What Does Computer-Aided Design (CAD) Mean?
Computer aided design or CAD involves using computers to help with engineering and design for a wide range of projects in various industries. It has been important in applied computer science for decades.
Metal fabrication, carpentry, and 3D printing are some common applications for CAD that are valuable in manufacturing.
Another similar type of process to CAD is called computer-aided geometric design (CAGD). In CAGD processes, though, the computer science focuses specifically on creating geometric shapes, which is often used in applications like animation and graphic design, and perhaps less used in 3D manufacturing.
CAD is also known as computer-aided design and drafting (CADD).
Techopedia Explains Computer-Aided Design (CAD)
Today, many manufacturing processes are being automated with robots and software. Computer aided design is an essential part of this process. As a driver of refined manufacturing, CAD tools have changed over the years, and the best practices and standards have changed with them.
The AutoCAD Era
One of the earliest primary tools in computer aided design has evolved over the past few decades. It is called AutoCAD.
AutoCAD has become extremely popular in all sorts of drafting, engineering and design, from jointers and rafters in carpentry to the cutting of plastics or other materials for custom parts runs. Businesses both large and small have been integrating AutoCAD and its capabilities into their business processes since its release in 1982.
One of the biggest utilities of AutoCAD has been its ease of use. In many cases, AutoCAD is easy to integrate in traditional bare-metal environments. Instructors and students have often referred to AutoCAD as being easy to learn, and it's been a great and valuable skill for people in various types of industrial jobs and roles.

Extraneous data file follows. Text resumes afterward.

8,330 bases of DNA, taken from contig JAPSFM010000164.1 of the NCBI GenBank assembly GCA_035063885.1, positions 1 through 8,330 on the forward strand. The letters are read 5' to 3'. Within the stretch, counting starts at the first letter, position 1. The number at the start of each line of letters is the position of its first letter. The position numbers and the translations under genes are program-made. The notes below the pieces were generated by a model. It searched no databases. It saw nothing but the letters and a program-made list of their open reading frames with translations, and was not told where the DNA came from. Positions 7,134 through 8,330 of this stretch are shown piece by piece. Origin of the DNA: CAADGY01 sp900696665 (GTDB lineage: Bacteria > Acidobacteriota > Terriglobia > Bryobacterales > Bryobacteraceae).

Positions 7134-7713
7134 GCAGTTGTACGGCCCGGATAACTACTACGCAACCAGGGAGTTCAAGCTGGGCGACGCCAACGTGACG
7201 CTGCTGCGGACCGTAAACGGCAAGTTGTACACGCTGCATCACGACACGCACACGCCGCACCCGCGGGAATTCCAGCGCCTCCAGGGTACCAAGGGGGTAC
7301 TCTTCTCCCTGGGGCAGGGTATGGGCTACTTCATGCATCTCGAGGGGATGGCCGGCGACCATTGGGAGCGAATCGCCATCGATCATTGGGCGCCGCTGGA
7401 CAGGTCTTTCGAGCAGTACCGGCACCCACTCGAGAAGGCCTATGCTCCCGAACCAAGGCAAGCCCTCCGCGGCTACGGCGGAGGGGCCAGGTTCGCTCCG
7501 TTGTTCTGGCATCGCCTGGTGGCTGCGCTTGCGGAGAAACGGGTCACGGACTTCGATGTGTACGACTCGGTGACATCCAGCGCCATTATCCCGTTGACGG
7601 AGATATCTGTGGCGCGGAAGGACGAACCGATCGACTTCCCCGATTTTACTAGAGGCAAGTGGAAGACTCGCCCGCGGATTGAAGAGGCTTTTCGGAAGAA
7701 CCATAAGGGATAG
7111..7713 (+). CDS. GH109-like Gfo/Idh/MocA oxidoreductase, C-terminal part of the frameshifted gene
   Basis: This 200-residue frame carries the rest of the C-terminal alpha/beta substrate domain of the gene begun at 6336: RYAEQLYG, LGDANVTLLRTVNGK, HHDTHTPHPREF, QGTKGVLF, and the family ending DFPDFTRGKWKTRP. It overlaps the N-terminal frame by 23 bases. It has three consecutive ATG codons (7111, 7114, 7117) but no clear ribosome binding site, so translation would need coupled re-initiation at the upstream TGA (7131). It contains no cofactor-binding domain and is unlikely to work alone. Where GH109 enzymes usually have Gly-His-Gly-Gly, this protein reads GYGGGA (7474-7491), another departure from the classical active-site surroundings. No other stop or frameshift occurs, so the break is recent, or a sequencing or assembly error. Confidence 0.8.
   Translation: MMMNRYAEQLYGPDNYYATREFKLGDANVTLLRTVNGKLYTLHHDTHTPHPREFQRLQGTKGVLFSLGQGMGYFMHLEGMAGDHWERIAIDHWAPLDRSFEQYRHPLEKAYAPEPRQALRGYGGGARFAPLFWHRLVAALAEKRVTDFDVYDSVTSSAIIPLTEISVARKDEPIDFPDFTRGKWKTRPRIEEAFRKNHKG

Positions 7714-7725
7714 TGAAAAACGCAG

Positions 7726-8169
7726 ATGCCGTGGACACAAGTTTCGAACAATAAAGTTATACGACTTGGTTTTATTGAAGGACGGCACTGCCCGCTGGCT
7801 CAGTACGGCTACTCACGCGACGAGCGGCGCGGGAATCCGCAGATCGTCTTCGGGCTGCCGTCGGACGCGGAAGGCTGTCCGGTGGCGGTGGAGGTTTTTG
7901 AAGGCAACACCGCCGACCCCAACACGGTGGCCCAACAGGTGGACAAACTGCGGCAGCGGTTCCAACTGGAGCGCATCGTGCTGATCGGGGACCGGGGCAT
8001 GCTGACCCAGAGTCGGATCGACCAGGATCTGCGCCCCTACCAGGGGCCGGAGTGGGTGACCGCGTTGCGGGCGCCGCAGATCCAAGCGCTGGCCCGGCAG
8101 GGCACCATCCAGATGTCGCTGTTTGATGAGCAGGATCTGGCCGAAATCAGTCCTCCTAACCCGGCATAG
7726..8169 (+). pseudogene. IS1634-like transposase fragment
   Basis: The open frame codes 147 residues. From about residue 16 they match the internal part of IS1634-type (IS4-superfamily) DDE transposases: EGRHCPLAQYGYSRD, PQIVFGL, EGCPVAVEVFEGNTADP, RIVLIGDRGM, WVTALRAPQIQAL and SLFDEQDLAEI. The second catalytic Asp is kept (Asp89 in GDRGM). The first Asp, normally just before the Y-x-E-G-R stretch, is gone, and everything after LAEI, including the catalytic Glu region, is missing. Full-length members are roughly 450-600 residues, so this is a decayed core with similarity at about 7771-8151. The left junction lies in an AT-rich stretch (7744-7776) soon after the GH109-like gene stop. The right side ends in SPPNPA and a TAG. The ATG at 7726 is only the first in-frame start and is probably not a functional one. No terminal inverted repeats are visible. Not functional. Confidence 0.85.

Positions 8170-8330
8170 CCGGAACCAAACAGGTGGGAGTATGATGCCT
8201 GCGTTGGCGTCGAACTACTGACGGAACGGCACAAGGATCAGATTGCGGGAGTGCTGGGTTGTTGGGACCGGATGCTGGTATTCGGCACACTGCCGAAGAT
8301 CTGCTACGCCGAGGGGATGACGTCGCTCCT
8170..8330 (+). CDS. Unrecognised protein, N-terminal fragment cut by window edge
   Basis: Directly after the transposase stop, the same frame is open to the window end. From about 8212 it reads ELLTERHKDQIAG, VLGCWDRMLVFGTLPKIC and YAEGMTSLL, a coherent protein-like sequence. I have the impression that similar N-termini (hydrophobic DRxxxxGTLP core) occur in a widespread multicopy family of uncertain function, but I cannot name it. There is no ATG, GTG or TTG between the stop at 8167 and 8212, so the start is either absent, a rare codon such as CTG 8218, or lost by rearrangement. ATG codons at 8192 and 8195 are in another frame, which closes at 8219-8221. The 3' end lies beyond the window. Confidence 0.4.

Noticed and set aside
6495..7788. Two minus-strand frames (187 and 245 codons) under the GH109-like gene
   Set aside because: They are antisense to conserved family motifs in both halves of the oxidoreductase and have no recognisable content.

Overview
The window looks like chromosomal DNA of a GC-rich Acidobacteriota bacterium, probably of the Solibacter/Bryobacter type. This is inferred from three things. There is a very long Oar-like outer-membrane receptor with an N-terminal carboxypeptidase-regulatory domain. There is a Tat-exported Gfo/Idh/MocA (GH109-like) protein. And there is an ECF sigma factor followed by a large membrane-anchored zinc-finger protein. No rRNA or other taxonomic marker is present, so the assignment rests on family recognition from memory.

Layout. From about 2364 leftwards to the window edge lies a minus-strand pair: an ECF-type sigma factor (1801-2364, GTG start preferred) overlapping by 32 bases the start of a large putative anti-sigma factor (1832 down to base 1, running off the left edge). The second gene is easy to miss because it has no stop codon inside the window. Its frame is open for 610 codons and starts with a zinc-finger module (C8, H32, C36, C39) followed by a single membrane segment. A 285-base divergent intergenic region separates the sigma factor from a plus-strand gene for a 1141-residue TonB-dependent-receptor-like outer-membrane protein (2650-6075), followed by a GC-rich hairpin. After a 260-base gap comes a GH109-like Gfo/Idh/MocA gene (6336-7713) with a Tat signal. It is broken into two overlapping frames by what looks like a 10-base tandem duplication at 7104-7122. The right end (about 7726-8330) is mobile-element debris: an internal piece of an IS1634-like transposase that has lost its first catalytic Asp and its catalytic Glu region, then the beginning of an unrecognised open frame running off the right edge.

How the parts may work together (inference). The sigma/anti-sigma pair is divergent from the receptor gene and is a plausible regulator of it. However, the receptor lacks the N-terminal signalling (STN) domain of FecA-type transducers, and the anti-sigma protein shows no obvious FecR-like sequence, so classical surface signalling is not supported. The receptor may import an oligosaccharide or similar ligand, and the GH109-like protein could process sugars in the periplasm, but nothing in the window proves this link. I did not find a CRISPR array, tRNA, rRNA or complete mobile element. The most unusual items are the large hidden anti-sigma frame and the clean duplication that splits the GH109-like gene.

However, one of the reasons that people to look for alternatives to AutoCAD is its cost structure. Various tools like TinkerCAD and FreeCAD provide some functionality for money-minded users, but in general, there’s the user sensitivity of paying too much for vendor licensing.
Experts point out that relative to the cost of the first hardware to run AutoCAD, the software itself was not that expensive, and subscriptions tend to run in the hundreds of dollars, which will not break the bank for a larger firm.
However, AutoCAD costs can be hard for small business users to pay. Experts also point out that the capabilities of AutoCAD processes generally save companies much more money than they spend on licensing.
As Computer Aided Design evolved, tools proliferated. Now, in addition to AutoCAD, business users have all sorts of vendor-specific tools to choose from. For example, modern CNC electronic router or woodworking machines have paved the way for more specialization and capability in woodworking shops, from cabinet makers to creators of specialty commercial products. The modern CNC machine’s CNC arm is outfitted with different drills and tools, to be able to plane and otherwise work with wood in a very detailed way. Layers of software, some of which are open source, are used to control the design process and implementation.
Across the board, CAD has been a very valuable part of modern manufacturing and industrial processes.